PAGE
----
One of my favorite parts of the holiday season is enjoying the lights. I grew up in Kansas City, Mo., and a very important holiday tradition there is the Plaza lights.

The Plaza is an area of the city designed after Kansas City's sister city, Seville, Spain. J.C. Nichols developed this beautiful shopping and entertainment district. Established in 1922, it became the first suburban shopping center in the United States.

Every year on Thanksgiving night, tens of thousands of people stand in the Plaza streets and watch the ceremonial lighting. More than 80 miles of lights are on every evening from Thanksgiving night through the middle of January.

As a child, I watched the lighting at home with my family as it was broadcast on local television stations. As a high school student and as a college student home on break, I would brave the crowds and the cold weather with my friends to enjoy the atmosphere in person.

While living in Chicago, my husband and I started a tradition of driving around a neighborhood in Lincolnwood, Ill., where many homes had elaborate light displays and decorations.

The most memorable home had an enormous Christmas tree inside that you could view through its windows. The tree appeared to start on the first floor, continue up through the second floor, then poke through the roof.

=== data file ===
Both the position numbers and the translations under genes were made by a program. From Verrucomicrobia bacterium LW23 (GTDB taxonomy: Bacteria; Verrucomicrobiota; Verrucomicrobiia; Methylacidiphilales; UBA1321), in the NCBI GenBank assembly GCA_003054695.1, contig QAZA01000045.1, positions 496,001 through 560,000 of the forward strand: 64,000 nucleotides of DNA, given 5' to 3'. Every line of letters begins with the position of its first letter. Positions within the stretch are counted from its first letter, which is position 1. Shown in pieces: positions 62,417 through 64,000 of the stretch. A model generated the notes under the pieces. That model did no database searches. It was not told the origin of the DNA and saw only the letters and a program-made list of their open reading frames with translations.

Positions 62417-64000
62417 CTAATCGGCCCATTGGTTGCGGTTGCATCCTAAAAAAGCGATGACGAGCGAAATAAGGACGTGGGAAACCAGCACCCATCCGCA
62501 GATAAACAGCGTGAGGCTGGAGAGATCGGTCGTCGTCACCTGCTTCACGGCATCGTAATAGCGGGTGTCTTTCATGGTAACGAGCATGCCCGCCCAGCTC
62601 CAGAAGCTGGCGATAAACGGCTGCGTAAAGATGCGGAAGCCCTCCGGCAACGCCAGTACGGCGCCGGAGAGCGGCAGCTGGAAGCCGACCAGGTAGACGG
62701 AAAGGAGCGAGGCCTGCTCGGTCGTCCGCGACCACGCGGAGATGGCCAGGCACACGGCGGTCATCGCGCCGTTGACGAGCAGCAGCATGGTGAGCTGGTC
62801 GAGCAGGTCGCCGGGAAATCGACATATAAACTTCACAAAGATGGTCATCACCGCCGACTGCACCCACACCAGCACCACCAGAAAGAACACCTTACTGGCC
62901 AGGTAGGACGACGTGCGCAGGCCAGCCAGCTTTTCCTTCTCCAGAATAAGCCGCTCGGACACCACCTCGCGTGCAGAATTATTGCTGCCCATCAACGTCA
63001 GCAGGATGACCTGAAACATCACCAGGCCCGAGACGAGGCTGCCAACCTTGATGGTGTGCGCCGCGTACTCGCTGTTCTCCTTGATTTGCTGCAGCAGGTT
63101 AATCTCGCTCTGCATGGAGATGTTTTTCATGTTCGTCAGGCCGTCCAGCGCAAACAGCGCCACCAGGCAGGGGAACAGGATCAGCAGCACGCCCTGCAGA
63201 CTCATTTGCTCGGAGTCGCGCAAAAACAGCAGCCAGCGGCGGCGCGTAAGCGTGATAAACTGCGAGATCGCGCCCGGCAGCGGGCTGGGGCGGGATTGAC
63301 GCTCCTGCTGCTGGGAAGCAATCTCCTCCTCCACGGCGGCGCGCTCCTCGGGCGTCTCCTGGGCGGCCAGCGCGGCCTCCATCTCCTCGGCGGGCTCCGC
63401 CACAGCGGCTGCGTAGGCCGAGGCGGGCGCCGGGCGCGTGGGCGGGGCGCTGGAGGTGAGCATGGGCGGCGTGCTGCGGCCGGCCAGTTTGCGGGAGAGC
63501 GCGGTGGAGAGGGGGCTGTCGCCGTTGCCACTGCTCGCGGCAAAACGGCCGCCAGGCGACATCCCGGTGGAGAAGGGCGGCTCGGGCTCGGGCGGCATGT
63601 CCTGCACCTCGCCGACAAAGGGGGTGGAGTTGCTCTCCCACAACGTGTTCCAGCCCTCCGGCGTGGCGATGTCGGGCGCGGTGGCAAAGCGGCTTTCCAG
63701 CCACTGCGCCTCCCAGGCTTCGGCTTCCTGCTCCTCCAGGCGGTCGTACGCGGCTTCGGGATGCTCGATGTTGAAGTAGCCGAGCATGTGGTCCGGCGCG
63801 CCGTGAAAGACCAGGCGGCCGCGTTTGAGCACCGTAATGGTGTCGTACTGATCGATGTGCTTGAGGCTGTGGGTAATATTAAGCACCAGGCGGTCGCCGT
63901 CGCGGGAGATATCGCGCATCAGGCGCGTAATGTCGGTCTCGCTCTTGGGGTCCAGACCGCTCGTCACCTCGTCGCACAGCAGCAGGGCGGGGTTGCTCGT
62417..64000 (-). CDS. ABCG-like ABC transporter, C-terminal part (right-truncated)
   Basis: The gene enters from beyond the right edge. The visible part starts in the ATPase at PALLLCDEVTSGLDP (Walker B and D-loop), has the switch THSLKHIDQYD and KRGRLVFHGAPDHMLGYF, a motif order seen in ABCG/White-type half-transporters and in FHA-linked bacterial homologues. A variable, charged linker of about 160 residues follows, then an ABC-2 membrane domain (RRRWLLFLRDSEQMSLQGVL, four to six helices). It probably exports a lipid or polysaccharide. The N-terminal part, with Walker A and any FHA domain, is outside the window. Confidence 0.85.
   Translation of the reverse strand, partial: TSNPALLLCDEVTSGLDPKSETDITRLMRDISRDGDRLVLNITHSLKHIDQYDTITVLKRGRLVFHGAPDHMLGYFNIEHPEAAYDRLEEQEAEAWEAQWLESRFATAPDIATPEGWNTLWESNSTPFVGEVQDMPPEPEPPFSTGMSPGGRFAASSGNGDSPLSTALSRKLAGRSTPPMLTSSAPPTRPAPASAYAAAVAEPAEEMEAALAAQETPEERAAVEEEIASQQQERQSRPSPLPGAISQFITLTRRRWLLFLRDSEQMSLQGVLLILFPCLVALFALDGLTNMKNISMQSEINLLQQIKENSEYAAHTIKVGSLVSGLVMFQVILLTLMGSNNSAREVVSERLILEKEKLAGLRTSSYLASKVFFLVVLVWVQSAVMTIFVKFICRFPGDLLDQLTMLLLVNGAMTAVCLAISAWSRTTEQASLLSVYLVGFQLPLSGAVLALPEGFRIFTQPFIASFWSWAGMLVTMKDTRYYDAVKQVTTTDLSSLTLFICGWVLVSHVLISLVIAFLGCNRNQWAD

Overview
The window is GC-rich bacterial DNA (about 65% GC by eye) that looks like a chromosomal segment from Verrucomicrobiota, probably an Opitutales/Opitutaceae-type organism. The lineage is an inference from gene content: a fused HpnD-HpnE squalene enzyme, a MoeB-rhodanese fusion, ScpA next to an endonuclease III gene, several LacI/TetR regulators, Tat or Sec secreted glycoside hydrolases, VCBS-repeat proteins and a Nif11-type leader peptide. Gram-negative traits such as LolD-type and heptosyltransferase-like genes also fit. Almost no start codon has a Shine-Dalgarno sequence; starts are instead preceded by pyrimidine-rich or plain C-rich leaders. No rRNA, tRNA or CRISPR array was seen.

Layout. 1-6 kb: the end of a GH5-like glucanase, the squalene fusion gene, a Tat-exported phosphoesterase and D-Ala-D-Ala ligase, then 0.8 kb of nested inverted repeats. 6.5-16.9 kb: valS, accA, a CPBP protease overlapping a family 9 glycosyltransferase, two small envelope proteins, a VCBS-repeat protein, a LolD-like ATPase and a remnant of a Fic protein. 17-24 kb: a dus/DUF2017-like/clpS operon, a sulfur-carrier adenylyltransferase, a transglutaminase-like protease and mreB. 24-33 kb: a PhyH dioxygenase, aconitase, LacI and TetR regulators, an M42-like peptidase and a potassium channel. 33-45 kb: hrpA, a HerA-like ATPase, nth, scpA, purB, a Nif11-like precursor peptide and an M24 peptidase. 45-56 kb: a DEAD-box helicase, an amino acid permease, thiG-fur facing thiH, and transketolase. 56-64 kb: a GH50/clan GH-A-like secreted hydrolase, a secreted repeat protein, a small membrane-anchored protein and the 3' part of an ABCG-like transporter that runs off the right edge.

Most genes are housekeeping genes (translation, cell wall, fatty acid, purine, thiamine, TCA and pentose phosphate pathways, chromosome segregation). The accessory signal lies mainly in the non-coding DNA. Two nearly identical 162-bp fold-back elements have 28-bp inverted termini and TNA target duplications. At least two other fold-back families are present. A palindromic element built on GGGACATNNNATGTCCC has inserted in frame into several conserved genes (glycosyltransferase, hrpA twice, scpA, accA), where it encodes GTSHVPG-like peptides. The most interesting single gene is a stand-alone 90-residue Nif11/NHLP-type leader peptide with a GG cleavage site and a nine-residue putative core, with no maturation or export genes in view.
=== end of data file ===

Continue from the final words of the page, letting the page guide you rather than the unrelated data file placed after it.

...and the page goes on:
When our son Preston was younger, he would wonder how the family got that huge tree into the house and how they cut out the holes in the ceiling and roof. It was a wonderful illusion.

Since our family moved to Tucson, we have made the Winterhaven Festival of Lights our holiday tradition. We love to walk with friends through the neighborhood and see the homeowners' personalities and creativity expressed through their displays.

One home sends a powerful message with a single word spelled out in lights - "Peace." We see who is a fan of Harry Potter and who likes the Peanuts gang. We enjoy the local flavor in some of the displays, particularly the DeGrazia-inspired one, as well as the Reid Park Zoo display with its beautiful peacocks. We look to the rooftops and enjoy the marching toy soldiers on one and, on another, the whales that, as the display reads, are having a "whale of a good time in Winterhaven."

At different ages, in different cities and with different people, holiday lights have been a meaningful tradition for me. I hope you are enjoying your own holiday traditions at this special time of year. Season's greetings!

All aglow

• The Winterhaven Festival of Lights continues through Christmas night. Walk nightly through the midtown neighborhood (between North Tucson Boulevard and North Country Club Road and between East Prince Road and East Fort Lowell Road).

• Zoo Lights at Reid Park Zoo runs from 6 p.m. to 8 p.m. tonight and Friday. Admission is $5 for adults ($4 for members) and $3 for children.

E-mail Kelley Helfand at